|Durham mayor pledges full support to McDougald Terrace residents|
|Published Wednesday, January 15, 2020|
Durham officials publicly pledged support to residents and the Durham Housing Authority as it works to assess and address uneasiness over possible carbon monoxide exposure and overall unsafe conditions at McDougald Terrace and other public housing communities.
For about two weeks, nearly 200 residents of McDougald Terrace, Durham’s oldest public housing complex, have been displaced, living in hotels paid for by DHA while it scrambles to identify problems and eliminate risks.
Concerns have mounted among residents, public health officials, city and county leaders, community advocates and lawmakers since before Christmas when emergency calls from the complex pointed to exposure to toxic gas. Since November, officials have identified at least 15 people with elevated levels of carbon monoxide. The alarm also has renewed and heightened the call for federal guidelines that would require carbon monoxide detectors in all public housing. Although McDougald Terrace has CO detectors, many did not work and were not routinely checked during inspections.
Durham Mayor Steve Schewel said he “understands the depths of the difficulty that people are facing,” and accepts the importance of a united front of acknowledgement, apology and urgent response. “For 40 years, our community has failed these people and the people that lived in this housing community and others before, and we’re here now to tell them that they are not alone,” he said. “We will do everything in our collective power to make this right. Our community is responding to this as the full-fledged emergency that it is for 270 families.”
But to respond effectively, Schewel said, noting federal dollars from the U.S. Department of Housing and Urban Development have consistently dwindled over the years, the DHA will now need local resources and federal emergency funds, resident education, tenant protection vouchers, and the full capacity of its emergency management capabilities to fix the growing problems.
“Everyone in Durham who is paying attention has known that the McDougald Terrace and other housing communities have been deteriorating for decades and have been patched together,” Schewel said. He applauded DHA Executive Director Anthony Scott for being the director who is committed through action to “doing something about that.” Already, he said, the DHA has completed rehabilitation and new housing projects.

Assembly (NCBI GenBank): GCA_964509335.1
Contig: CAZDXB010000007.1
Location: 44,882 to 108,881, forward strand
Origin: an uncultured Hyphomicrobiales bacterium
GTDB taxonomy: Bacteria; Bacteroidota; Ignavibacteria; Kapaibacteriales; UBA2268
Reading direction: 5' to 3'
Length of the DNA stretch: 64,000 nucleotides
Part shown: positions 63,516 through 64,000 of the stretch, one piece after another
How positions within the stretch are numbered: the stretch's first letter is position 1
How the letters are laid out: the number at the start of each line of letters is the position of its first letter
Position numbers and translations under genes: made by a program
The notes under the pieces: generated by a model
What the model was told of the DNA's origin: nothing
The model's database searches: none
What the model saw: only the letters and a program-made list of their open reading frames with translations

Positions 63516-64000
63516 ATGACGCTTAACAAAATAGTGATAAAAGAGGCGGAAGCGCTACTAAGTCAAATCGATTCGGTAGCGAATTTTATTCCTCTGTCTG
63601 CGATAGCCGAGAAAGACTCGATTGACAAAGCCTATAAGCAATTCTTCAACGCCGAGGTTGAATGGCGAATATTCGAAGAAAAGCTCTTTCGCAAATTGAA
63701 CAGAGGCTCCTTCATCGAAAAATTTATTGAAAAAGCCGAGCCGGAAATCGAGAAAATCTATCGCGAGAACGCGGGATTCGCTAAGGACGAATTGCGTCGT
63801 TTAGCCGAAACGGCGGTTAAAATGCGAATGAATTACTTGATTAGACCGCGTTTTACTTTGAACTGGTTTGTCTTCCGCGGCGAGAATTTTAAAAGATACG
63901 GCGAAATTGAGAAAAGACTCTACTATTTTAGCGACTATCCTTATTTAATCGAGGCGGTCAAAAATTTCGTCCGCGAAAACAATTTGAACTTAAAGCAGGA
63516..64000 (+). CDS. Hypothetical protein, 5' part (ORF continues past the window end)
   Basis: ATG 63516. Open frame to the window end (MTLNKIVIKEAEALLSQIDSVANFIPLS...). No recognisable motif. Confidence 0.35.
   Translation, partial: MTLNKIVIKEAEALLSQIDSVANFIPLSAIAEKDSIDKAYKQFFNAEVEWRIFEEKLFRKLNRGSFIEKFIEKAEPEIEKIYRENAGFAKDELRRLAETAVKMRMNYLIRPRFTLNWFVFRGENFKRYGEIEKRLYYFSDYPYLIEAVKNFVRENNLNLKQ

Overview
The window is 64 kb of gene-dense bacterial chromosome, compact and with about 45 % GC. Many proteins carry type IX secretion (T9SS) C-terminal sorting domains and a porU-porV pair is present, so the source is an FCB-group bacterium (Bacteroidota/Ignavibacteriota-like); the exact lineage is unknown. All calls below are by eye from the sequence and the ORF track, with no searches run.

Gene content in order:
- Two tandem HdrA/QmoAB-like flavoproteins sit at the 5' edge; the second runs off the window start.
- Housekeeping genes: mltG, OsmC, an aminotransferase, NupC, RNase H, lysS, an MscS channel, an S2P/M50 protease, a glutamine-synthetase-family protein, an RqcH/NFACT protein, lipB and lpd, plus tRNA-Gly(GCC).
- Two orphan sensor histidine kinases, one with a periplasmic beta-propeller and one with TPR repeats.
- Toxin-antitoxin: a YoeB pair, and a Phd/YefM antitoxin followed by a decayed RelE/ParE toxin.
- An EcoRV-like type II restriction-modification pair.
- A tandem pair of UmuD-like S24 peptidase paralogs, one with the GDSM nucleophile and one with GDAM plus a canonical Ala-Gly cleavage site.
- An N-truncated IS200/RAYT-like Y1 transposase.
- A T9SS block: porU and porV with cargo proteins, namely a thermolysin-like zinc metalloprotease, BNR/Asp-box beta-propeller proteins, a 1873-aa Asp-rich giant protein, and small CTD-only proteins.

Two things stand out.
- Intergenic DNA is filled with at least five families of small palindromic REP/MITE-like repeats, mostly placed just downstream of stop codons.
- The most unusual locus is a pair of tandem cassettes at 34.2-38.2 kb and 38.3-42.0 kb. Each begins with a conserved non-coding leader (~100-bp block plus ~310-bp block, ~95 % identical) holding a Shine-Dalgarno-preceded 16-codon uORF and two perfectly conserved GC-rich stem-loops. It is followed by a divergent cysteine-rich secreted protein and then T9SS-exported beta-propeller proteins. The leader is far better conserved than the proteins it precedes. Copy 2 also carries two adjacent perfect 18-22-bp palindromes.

Schewel said $60 million of the $95 million bond passed in November is earmarked for the DHA “to change the lives of our residents in public housing.” McDougald Terrace is not on the first round of scheduled repairs, but plans are underway to find ways to redirect monies in the DHA budget to the community’s needs.
Although the U.S. Department of Housing and Urban Development reportedly gave McDougald Terrace failing grades from 2017-2019, Schewel said Scott learned of the problem only recently. When asked by a reporter whether he believes someone should be held accountable for failing to address those federal reports three years ago, Schewel said the most immediate focus is on the emergency at McDougald Terrace and the future of all Durham public housing.
“Accountability is important,” he added. “There will be a time for that.”
Meanwhile, over the past 10 days, Schewel said efforts to solve the problem have included conversations and planning with HUD, and state and national partners, including the offices of Congressman David Price, who oversees the U.S. House committee that oversees HUD, and Congressman G.K. Butterfield, among other local and state officials.
Durham’s woes are deja vu for Raleigh. In 1992, Lorraine Hinton and her son were found dead in a Walnut Terrace apartment above the boiler room. The cause of death: CO poisoning. At McDougald Terrace, hundreds of residents feared they, too, had symptoms of CO poisoning.
After weeks of long days helping her neighbors navigate problems, Ashley Canady, president of the McDougald Terrace Resident Council, said, despite the disheartening sadness, “We have become a community that stands together.”
She also urged the support to continue and any past judgement about her community and its people to stop. “I want you guys to remember us after this,” she said to the city and county officials flanked alongside her. “Continue to stand with us. We’re going to get through this. Come back to our community once the cameras are gone. Don’t be afraid of us. Everybody’s in McDougald now. I want to see everybody in McDougald when the community comes back.”
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